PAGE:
We’ve really entered a new era since Birdy turned three.  I feel like we’ve turned some invisible corner.  We’ve passed out of the terrible twos and she’s now a big grown-up three year old.

One of the biggest differences is that we now have a lot less tantrums and a lot more negotiation going on.  For example, the other night we were having dinner and she’d eaten everything except four little pieces of broccoli.  Then she asked me if she could watch a bit of television, so I said, “You can watch one episode of Charlie and Lola if you eat all your broccoli.”  Never have I seen broccoli disappear so fast!  Now depending on how you look at that, you could say I bribed her with television, you could say she got a reward for eating all her dinner, or you could say that we negotiated an outcome that we were both happy with.

Of course, some people reading this will question whether you should reward kids for something that they’re supposed to do anyway, like eating dinner. Some child psychologists say that you shouldn’t use rewards, as they encourage competitive behaviour rather than teamwork, but I think rewards can be a useful tool for teaching new skills.  And for little children, learning to eat dinner or use the toilet properly is actually a skill.  But far more important is the skill of being able to delay gratification, because that is the basis of all forms of discipline.  For those who aren’t familiar with the term, delayed gratification means doing something you don’t like now, so you’ll get a bigger reward later.  Another way of describing it is learning to control your impulses.  Most kids from functional families learn this skill quite naturally throughout childhood, but those who don’t will end up in a lot of trouble.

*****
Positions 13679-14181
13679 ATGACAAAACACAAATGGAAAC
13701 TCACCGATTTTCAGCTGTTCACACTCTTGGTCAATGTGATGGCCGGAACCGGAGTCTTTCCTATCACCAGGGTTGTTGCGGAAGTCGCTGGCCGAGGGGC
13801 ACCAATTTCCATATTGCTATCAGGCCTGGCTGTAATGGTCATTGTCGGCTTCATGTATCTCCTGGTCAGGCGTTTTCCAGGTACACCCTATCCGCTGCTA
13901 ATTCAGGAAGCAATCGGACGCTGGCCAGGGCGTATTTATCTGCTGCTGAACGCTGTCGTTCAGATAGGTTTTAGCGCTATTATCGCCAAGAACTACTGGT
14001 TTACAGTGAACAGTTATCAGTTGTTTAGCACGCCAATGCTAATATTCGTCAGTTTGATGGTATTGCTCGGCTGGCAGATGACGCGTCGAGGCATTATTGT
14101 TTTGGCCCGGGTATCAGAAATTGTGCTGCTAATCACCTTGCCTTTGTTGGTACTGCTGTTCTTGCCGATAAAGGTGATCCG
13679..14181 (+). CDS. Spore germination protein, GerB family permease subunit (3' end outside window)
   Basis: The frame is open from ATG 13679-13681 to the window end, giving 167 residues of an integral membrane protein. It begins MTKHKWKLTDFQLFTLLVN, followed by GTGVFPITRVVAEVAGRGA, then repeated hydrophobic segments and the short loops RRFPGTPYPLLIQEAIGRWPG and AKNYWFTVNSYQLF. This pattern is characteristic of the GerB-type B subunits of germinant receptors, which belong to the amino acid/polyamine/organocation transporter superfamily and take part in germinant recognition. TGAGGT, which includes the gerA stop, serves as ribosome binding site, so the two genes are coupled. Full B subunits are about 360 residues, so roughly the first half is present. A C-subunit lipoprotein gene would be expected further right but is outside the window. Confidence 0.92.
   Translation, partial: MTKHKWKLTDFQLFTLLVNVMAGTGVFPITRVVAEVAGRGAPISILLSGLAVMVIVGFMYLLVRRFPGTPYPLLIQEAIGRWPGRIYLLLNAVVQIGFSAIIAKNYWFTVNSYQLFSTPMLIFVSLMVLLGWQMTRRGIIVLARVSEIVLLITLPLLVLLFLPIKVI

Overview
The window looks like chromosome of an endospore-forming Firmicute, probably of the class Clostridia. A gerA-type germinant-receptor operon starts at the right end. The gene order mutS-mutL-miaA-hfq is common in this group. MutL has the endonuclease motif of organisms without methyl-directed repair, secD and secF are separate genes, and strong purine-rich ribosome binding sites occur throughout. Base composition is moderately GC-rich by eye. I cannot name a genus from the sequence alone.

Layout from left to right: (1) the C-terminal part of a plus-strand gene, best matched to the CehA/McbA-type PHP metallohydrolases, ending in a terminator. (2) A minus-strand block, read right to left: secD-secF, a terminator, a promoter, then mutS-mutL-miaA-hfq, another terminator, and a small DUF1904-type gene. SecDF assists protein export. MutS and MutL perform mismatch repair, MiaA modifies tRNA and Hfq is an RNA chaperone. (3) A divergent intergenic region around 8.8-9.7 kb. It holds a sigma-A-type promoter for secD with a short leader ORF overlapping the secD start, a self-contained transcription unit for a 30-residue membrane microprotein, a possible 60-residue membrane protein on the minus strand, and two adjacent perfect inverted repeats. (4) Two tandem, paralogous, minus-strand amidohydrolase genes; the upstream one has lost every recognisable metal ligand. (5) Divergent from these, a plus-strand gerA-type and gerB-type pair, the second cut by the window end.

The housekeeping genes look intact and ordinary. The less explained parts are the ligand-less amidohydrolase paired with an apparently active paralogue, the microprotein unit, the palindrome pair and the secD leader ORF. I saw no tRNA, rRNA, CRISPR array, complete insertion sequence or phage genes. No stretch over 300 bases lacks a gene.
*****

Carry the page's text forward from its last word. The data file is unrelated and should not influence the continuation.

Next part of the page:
To some extent you can teach delayed gratification through negotiating… like saying “if you come and help me do the grocery shopping, I’ll take you to the park afterwards.”  But mostly it’s going to be taught through modeling.  Part of the reason that a three-year-old is so much easier to get on with than a two-year-old is because developmentally they are starting to learn impulse control.  When a two year old asks for icecream, they’ll cry and say “I want it now!  I want it now!” and you can’t reason with them, but a three or four-year-old is more likely to accept that if you eat all your dinner, then you can have some icecream.  The flip side of this is that we need to make sure we don’t unconsciously reward impulsive behaviour by giving in to every unreasonable demand.  Because that teaches children NOT to delay their gratification, or NOT to control their impulses and that could have really terrible consequences for them down the track.

Do you use rewards to control behaviour or are you philosophically opposed to any use of rewards?  What kinds of rewards do you use?  Do they work?  Do some children respond more to rewards than others?